This was the only time AT&T failed, I have had perfect service since, and even prior to that, only a handful of dropped calls, all of which I redialed, was reconstituted, and didn't have more trouble in my continued conversation with the person with whom I'd had an interrupted call. Verizon and Sprint suck in this area. One corner a few blocks from here is a funny place. It's a Sprint and Verizon dead spot. Calls drop there all the time, my AT&T doesn't. It's comical watching people walk through, yapping away and then a few feet later staring at their phone in confusion.

Anyways, my point is, I don't believe a landline should be dropped. Better to get the lowest cost plan and have the extra spot of security.
Yes; I agree. I have never dropped my landline.
I have a 3 way contract whereby Time Warner Cable gives me my computer cable,
TV cable, and landline fone for around $2OO a month (with extras for the TV).





David
0 Replies
 
Questioner
 
  1  
Reply Tue 29 Nov, 2011 08:27 am
@OmSigDAVID,
OmSigDAVID wrote:

Ragman wrote:
Though Apple would love consumers to think that way, an iPhone battery
can be consumer replaced. See the following link:

http://www.ipodbatterydepot.com/iphone.asp?en=google&pl=&no=3&n=specificmatch&at=3-ipodbatteries&ad=3.6&gclid=CN7z5tr92qwCFRFV7Aod_TMfDw
Any idea how long thay last??

The last one that I had, a Motorola i95,
lasted very few hours; I needed to carry it OFF,
using it only for outgoing calls, unless by appointment,
I was expecting an incoming call.





David


My iPhone 4G stays on all day, makes 2 - 3 conference calls in excess of 30mins to an hour each, checks and pushes email to itself every few minutes, and is essentially always in my hand. When I go to plug it in at night to charge it by my bed it typically still has 35% or better charge in it.

I'm not sure how the next gen iPhone battery holds up, but I do know they recently released a software upgrade to improve it's life.
OmSigDAVID
 
  1  
Reply Sun 4 Dec, 2011 04:43 am
@Questioner,
Thanx. That sounds pretty good.





David
0 Replies
 
MontereyJack
 
  1  
Reply Tue 6 Dec, 2011 04:30 am
Smartphones in general seem to be huge power hogs, whether iphone or android it looks to be quite common to have to recharge them just about every day. It's the display, and the fact that a lot of apps check the link periodically for updates, whether you ask them to or not.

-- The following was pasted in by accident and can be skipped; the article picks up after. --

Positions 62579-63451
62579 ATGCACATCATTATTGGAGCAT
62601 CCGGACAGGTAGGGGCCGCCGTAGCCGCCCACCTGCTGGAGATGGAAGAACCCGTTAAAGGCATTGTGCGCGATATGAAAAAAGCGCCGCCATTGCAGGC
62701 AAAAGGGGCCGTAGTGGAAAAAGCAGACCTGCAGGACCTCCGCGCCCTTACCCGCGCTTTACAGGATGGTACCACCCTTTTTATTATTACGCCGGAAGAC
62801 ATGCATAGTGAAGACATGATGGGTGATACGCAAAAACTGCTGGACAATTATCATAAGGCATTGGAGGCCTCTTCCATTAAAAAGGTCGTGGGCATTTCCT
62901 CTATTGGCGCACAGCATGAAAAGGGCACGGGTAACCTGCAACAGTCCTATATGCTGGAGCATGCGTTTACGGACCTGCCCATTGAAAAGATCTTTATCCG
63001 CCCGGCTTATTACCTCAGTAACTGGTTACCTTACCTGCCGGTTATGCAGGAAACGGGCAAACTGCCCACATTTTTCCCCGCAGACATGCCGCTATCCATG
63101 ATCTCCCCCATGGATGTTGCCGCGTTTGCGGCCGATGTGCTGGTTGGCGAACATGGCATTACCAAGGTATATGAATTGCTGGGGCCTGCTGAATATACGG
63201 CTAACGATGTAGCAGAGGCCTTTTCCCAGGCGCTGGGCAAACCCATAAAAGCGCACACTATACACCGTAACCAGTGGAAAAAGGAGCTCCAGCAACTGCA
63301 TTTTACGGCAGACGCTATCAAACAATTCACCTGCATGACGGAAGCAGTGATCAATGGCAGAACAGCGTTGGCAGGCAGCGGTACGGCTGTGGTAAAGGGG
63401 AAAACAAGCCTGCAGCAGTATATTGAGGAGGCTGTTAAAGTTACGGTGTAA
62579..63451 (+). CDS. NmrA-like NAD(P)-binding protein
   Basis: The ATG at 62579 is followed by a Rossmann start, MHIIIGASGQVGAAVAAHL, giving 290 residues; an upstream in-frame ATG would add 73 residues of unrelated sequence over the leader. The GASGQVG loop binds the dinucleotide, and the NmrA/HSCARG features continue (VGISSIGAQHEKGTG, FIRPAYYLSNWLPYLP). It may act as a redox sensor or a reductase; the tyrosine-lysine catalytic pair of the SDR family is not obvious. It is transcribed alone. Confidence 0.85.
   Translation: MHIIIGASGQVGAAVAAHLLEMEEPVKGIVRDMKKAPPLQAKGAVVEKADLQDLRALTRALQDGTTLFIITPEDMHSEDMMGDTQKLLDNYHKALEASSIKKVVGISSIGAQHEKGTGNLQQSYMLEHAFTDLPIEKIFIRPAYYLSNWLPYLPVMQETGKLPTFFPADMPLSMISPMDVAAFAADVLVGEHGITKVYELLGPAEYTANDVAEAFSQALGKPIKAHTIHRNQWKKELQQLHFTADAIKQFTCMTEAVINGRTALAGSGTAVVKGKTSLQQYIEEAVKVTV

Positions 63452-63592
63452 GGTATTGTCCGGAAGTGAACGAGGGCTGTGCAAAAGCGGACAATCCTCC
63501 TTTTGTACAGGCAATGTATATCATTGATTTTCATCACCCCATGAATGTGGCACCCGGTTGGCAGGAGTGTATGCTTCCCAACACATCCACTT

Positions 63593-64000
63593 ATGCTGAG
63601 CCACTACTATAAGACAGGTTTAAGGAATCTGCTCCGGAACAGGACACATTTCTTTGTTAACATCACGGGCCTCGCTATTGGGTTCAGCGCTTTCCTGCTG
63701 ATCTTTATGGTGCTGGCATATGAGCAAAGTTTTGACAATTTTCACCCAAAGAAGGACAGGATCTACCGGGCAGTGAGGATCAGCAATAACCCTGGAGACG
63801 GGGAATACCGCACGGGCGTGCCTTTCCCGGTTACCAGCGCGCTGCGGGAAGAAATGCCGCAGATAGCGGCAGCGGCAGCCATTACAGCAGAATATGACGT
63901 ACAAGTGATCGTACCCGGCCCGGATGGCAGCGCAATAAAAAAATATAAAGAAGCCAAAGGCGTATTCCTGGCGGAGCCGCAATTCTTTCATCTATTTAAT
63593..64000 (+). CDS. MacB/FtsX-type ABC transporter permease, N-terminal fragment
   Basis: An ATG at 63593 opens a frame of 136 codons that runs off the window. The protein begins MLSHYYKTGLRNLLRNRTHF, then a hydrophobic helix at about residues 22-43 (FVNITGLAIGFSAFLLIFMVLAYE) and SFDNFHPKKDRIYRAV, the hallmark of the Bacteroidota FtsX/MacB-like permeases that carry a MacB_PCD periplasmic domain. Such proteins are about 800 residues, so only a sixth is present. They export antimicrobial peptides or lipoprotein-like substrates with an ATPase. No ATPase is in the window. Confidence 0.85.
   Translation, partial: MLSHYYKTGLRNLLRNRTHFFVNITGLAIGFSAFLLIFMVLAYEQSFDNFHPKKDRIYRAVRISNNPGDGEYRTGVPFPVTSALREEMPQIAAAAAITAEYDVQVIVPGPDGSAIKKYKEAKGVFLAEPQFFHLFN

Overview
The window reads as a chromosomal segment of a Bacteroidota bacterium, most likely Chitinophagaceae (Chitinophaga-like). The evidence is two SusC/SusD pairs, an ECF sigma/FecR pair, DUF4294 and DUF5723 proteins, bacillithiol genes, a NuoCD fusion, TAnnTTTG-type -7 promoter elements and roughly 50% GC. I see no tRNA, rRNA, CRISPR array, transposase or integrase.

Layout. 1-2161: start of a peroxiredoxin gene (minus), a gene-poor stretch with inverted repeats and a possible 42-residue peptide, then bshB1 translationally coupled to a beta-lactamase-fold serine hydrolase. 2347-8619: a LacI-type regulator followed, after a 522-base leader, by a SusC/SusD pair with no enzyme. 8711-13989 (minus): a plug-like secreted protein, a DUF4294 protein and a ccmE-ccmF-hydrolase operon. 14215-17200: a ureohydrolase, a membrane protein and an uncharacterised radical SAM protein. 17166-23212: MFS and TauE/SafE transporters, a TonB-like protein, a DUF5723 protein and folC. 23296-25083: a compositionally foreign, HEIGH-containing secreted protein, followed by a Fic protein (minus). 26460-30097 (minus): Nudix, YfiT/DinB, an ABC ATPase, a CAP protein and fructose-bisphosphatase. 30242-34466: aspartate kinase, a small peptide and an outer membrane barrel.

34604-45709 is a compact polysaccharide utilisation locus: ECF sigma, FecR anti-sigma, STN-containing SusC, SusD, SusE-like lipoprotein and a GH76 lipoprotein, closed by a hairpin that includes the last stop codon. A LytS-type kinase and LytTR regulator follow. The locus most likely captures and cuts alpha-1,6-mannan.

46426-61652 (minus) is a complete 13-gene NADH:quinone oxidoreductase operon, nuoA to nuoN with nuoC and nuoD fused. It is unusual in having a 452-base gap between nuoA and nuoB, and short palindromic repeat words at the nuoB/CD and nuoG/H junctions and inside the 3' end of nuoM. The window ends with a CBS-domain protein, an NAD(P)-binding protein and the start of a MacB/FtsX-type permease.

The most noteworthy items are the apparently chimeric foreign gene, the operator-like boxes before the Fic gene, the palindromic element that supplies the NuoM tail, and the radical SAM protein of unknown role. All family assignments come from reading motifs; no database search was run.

Remember the low prices for most of them are because they prices are heavily subsidized, since you get locked into a two year contract with a heavy termination fee if you cancel before then.

Verizon according to many reports is said to have the best sound quality and coverage. AT&T less so. Sprint's generally okay but not great sound and somewhat spotty coverage.

I know a lot of people with iPhone and a lot of them are fanatically for it, and the apps are really neat--there's an ocarina one, where you blow into the microphone and you can play a scale by touching the marked spots on the display--I understand there's an iPhone-playing"orchestra" (in San Francisco, naturally). This probably wouldn't interest you, David, but there's this neat little so-called "square" that you plug into the headphone jack that will let you swipe credit cards. They process the card, charge I think it's 1.7%, deposit it in your account, and send you an email. Charge people a buck to pat your dog as you walk it, and you can clear a profit.

Most of the carriers have limits on how much you can use the net before incurring additional fees, often steep. Most of the majors seem to cap it at 2GB to 5GB per month. Sprint is still unlimited data but they throttle down your download speed after 2.5GB.

If you don't use your phone a lot, Virgin Mobile's no-contract phones start at $35/month for "unlimited" data (they buy their time from Sprint) and 300minutes of phone per month, to $50 for unlimited phone and data. Places like Radio Shack or Best Boy have Virgin phones on sale periodically for around $100 or less (I'd been looking for awhile and got an Android LG Optimus for $50, good reviews, on Black Friday, since I'd been figuring on trying smartphones out and had a substantial credit built up with them). You can see if you like what they do without getting locked into a substantial outlay if you don't like it.

iPhone mostly on Verizon and ATT, Android on other carriers.

If you google "reviews of [make and model of phone]" or "reviews of [carrier]"